"Sweet Seventeen"

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Last Updated on May 7, 2015, by eNotes Editorial. Word Count: 416

Context: Lawrence Aylmer, after a twenty-year absence, revisits a farm he once knew, and remembers a poem that his beloved but now-dead brother Edmund wrote about the brook which flows by the farm. Four times Lawrence interrupts his musing on the past to recall the progressive stanzas of the poem in which Edmund followed the course of the brook from its source to where it joined "the brimming river." Each group of stanzas ends with the refrain "For men may come and men may go,/ But I go on forever." Looking at the farm "where brook and river meet," Lawrence hears in memory the endless talk of Old Philip, the farmer, who "chatter'd more than brook or bird." Philip's only child, "darling Katie Willows," had asked a favor of Lawrence the week before he "parted with poor Edmund," Lawrence to go to service in India and Edmund to death in Florence. A difference had arisen between Katie and James Willows, "her far-off cousin and betrothed," whose "flickering jealousies" had angered her. But each time James had returned so that he and Katie could patch up their quarrel, garrulous Philip talked so much that James left, angry with both Katie and her father. Would Lawrence be a listener to the old man's chatter while Katie and James talked things over? Now, twenty years later, remembering in detail the flood of Philip's words, Lawrence humorously sighs, "O Katie, what I suffered for your sake!" But Katie's ruse succeeded. While Lawrence walked about the farm and listened until "the falling sun," Katie and James were reconciled. They married and moved to Australia but, unknown to Lawrence, they returned to England and now live on Philip's farm. As the poem ends Lawrence sees a young Katie, the image of her mother at "sweet seventeen," who invites him to talk over the old days with the Katie he once knew. The passage containing the famous phrase appears in the poem when Lawrence recalls his asking if James ever came to try to settle his quarrel with Katie, and she answered that he came every day:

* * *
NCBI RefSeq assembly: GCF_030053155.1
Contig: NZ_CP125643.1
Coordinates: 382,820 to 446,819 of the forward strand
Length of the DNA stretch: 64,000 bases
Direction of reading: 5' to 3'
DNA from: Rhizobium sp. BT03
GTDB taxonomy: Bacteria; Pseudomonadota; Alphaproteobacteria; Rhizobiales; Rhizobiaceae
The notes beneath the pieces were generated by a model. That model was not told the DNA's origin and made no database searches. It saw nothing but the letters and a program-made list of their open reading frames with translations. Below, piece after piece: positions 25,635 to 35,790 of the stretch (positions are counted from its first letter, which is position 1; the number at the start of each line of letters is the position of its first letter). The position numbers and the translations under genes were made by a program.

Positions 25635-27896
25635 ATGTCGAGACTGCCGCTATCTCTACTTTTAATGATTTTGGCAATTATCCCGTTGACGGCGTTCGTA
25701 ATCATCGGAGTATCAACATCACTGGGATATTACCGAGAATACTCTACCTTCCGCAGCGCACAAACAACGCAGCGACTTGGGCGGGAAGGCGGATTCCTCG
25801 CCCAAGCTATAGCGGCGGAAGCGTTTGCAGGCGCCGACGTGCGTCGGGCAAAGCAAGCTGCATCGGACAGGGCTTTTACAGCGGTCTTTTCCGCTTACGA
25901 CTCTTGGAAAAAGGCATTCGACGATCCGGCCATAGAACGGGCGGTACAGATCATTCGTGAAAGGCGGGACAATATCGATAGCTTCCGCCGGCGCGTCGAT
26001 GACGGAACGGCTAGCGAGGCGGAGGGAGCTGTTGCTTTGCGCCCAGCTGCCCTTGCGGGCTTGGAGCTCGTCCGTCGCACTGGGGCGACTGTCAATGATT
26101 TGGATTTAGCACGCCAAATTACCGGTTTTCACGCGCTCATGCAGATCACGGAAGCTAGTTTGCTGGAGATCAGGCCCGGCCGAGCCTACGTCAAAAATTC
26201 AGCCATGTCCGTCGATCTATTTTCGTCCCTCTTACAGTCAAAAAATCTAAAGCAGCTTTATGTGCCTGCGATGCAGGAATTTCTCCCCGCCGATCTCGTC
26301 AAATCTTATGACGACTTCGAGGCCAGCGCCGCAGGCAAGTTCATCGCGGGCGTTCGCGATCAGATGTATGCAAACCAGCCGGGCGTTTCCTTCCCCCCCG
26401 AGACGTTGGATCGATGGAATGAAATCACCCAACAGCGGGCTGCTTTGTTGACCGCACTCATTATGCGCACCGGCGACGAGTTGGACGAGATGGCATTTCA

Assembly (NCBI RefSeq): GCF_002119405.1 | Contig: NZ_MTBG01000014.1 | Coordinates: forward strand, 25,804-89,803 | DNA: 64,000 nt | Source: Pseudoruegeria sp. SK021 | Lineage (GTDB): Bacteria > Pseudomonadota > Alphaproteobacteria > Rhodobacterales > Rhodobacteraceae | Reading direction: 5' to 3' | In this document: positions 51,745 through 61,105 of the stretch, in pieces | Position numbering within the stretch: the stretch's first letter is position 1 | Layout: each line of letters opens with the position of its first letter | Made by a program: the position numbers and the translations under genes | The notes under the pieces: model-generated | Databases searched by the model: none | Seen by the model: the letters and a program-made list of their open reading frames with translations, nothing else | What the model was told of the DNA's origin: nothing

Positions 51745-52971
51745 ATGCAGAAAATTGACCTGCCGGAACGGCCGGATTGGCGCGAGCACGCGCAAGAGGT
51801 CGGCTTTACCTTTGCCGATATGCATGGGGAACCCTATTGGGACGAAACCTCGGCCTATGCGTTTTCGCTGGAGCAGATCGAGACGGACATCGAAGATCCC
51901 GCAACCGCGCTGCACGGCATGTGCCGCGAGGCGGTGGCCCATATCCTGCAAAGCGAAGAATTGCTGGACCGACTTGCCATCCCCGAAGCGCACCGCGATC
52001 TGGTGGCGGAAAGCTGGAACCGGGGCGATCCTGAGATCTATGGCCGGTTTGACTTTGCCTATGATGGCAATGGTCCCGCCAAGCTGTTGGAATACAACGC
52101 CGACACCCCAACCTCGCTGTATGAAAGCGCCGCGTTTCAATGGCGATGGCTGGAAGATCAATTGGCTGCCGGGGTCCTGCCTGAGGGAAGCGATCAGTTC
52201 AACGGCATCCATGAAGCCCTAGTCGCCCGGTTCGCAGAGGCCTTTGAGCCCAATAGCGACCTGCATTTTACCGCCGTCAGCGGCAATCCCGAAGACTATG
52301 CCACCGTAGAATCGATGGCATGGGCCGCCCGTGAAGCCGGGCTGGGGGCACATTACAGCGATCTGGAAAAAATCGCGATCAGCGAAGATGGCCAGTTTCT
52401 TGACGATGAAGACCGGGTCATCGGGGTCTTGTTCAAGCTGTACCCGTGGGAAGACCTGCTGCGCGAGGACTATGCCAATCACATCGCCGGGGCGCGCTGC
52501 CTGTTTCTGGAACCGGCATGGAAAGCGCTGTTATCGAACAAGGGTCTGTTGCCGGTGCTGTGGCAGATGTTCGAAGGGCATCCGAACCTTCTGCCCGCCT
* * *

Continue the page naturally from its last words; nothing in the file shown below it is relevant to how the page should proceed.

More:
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". . . ever longing to explain,
But evermore her father came across
With some long-winded tale, and broke him short;
And James departed vext with him and her."
How could I help her? "Would I–was it wrong?"
(Claspt hands and that petitionary grace
Of sweet seventeen subdued me ere she spoke)
"O would I take her father for one hour,
For one half-hour, and let him talk to me!"

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"Men May Come And Men May Go, But I Go On For Ever"

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